Welcoming the adoption of the Galileo Commercial Service Implementing Decision, the European Commission and the GSA confirm that the first generation of Galileo will provide users with High Accuracy and Authentication services. The Commercial Service will complement the Galileo Open Service by providing an additional navigation signal and added-value services in a different frequency band. Unlike the Open Service, the Commercial Service signal can be encrypted in order to control access to Galileo Commercial Services.
“The Commercial Service is unique in that its services are not provided by any other GNSS programme and thus represents a unique opportunity for Galileo to differentiate itself from other systems and offer users an added value to the standard positioning services already available,” says GSA Executive Director Carlo des Dorides.
With the Commercial Service, Galileo users will benefit from:
- a High Accuracy service based on the transmission of Precise Point Positioning (PPP) information through its E6-B signal, delivering accuracy below one decimetre worldwide; and
- a Commercial Authentication service based on the E6 signal code encryption, allowing for increased robustness of professional applications.
Following the Commercial Service Implementing Decision, the user community will also be able to use the Open Service Navigation Message Authentication (OS NMA) for free. The OS NMA is capable of protecting users from spoofing attacks by digitally signing the Open Service message in the E1 band.
“Galileo’s High Accuracy and Authentication services, including NMA, take advantage of already existing infrastructure,” explains European Commission Galileo Commercial Service Manager Ignacio Fernández Hernández. “This is why they can be provided in a timely and cost-effective manner, yet with very good performance.”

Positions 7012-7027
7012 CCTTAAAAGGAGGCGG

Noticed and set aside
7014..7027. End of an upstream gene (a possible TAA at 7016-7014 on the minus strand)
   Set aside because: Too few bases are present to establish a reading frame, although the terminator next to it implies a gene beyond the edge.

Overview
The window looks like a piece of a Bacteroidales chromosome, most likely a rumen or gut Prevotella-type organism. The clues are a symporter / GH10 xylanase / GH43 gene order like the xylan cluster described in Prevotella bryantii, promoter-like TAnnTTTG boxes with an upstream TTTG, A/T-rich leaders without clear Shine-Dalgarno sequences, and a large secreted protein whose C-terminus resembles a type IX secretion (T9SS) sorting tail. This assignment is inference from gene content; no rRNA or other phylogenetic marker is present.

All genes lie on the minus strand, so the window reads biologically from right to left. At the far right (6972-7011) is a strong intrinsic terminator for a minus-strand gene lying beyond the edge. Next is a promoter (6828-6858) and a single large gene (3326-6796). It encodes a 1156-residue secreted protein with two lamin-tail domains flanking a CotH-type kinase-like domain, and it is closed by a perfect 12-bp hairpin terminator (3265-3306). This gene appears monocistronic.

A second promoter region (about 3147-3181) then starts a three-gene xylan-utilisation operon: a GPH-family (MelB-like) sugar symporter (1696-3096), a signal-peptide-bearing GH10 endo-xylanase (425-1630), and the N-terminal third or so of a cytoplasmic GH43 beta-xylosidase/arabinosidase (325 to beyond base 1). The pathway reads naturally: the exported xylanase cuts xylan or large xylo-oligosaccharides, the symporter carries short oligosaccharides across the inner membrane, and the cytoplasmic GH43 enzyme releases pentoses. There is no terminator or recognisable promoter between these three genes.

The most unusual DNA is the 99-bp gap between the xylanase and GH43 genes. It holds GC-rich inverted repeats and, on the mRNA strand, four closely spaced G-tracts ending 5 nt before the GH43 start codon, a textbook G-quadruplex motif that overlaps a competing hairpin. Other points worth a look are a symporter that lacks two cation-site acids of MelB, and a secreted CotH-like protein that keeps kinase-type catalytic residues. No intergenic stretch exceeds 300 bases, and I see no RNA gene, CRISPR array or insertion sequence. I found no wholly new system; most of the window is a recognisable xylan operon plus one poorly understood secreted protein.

It is foreseen that the High Accuracy and Commercial Authentication services will be provided for a fee, and that at least one signal component of the Galileo E6 signals remains freely available, allowing user communities to benefit from signals in all Galileo bands.
To avoid disrupting existing professional markets, it is planned that the Commercial Service will be operated by at least one yet-to-be-determined commercial service provider. All three services are compatible with the current signal definition and are based on existing infrastructure.
After a test period, the Galileo Commercial Service will become available when Galileo reaches Full Operational Capability (FOC), which is expected by 2020. It will complement the Galileo Open Service, Public Regulated Service (PRS) and Search and Rescue (SAR) service – all available now via the Galileo Initial Services. Additional satellites will be successively added to the constellation, with the launch of the next four foreseen in 2017.